IRCA may significantly speed efforts to measure the effectiveness of treatments in killing cancer tumors, thereby improving the ability of physicians to individualize cancer treatments.
Besides its medical applications, the technology could find use in agriculture, toxicology and pharmacology, immunology, veterinary medicine, anti-terrorism research and other fields.
Medical device combats pain
The STIM-2002 is a miniaturized and inexpensive medical device that delivers low-level electrical pulses through the skin to inhibit or interfere with pain signals to the brain.
This medical device was developed under a cooperative research and development agreement between Florida-based Cyclotec Advanced Medical Technologies, LLNL and the Biophysical Laboratory of Sarov, Russia.
Work on the project was done under the DOE Initiatives for Proliferation Prevention Program.
The STIM-2002 device will be able to treat ailments that affect up to 50 million people. Patients being treated annually for acute, episodic and chronic pain (from wounds, surgery, arthritis or joint and muscle injuries) would benefit most from the technology.
STIM-2002 can serve as an alternative or adjunct to conventional pain treatments and medications, such as anti-inflammatory, narcotic or non-narcotic agents.
Tool for next-generation semiconductors
Researchers from LLNL and New York-based Veeco Instruments Inc. teamed to develop a fundamental technology for high-volume manufacturing of the next generation of computer chips.
The technology, called the Production-Scale Thin Film Coating Tool, will lead to the manufacture of computer chips that are 100 times faster and have 1,000 times more memory than those available today.
Work for this effort was funded under DOE's largest-ever cooperative research and development agreement, a $250 million effort including three national labs (Livermore, Berkeley and Sandia), Intel and five other companies.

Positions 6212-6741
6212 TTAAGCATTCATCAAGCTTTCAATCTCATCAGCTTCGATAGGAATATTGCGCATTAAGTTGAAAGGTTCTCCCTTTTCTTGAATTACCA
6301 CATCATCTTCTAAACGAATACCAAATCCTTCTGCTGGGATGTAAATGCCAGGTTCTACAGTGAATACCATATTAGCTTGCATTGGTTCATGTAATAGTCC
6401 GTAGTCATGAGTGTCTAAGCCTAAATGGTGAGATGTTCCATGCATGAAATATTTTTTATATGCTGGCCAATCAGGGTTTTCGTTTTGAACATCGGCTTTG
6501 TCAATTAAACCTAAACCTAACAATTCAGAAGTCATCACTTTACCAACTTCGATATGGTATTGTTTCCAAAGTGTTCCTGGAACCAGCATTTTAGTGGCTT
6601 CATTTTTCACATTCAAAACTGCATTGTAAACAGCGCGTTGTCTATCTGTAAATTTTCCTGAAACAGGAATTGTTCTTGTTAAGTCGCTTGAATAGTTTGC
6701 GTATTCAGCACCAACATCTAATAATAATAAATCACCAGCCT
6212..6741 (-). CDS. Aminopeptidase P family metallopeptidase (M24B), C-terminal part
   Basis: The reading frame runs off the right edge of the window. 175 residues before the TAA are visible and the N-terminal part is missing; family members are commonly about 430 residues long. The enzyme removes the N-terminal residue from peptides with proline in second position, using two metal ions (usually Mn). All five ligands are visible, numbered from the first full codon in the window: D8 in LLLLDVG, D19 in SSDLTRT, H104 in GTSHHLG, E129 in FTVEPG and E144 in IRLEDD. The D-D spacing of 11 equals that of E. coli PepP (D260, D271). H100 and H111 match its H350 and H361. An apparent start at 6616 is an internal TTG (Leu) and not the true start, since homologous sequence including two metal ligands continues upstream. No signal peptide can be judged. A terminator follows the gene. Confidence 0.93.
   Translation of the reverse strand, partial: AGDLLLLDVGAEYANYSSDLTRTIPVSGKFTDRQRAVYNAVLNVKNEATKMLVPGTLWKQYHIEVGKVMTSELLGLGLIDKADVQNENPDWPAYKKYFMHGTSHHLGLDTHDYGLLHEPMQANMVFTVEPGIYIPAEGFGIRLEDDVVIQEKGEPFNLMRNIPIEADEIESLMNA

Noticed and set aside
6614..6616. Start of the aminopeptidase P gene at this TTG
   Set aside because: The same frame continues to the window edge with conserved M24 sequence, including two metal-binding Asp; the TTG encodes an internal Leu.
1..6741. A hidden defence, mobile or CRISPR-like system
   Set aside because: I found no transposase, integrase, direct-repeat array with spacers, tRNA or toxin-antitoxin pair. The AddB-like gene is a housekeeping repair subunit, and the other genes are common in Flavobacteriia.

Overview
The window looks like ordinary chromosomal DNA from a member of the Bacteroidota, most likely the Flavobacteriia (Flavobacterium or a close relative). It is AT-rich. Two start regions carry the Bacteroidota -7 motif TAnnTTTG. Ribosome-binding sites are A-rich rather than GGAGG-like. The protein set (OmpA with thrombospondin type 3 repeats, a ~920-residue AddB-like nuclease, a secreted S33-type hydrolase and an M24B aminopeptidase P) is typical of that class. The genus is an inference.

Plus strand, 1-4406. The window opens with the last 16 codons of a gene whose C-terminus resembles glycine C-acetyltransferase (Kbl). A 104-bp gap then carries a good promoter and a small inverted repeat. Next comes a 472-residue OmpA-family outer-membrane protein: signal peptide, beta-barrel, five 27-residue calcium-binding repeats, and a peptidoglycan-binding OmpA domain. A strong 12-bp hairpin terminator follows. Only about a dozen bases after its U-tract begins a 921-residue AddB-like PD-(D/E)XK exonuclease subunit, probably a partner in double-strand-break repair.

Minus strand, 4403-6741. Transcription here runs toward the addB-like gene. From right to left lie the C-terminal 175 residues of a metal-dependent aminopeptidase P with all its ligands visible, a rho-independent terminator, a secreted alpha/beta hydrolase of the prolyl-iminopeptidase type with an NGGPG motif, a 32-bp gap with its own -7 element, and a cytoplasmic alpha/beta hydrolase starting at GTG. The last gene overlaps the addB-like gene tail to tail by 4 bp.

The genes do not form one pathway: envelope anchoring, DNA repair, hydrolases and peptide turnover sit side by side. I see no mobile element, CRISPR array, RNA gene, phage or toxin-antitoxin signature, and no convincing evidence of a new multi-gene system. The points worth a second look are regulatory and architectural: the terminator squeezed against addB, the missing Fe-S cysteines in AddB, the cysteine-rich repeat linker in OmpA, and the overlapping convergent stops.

"This invention has enabled the successful advancement of the semiconductor industry toward manufacture of 100 times faster computers, which are expected to have a tremendous positive impact in everyday life, science and international economy," said Intel's Peter Silverman, director of Lithography Capital Equipment Development.
The Production-Scale Thin Film Coating Tool is the only deposition system able to apply multilayer coating thickness to within a quarter of an atom, producing a 100-fold improvement over other current technologies.
Storing complex scientific data
Four Livermore scientists were part of a four-institution team that created a file format and software library for storing, managing and archiving large and complex sets of scientific or engineering data.
Known as Hierarchical Data Format 5 (HDF5), the technology supports any type of data suitable for digital storage, no matter its origin or size. HDF5 is a fast, portable, parallel I/O library. HDF5 files can store trillions of bytes of computational results from weather or nuclear testing models, or it can handle millions of bytes of high-resolution MRI brain scans. With the help of lower-level libraries, HDF5 enables hundreds or thousands of processors to simultaneously write information to a single file.
Rigid data models for most current file formats have become an obstacle for using them in multidisciplinary science. The HDF5 technology is designed to overcome those challenges and is also expected to handle future developments in computing and data storage.
HDF5 was developed by researchers from the National Center for Supercomputing Applications at the University of Illinois (Urbana-Champaign), LLNL, Sandia National Laboratories and Los Alamos National Laboratory.
Founded in 1952, Lawrence Livermore National Laboratory is a national security laboratory, with a mission to ensure national security and apply science and technology to the important issues of our time. Lawrence Livermore National Laboratory is managed by the University of California for the U.S. Department of Energy’s National Nuclear Security Administration.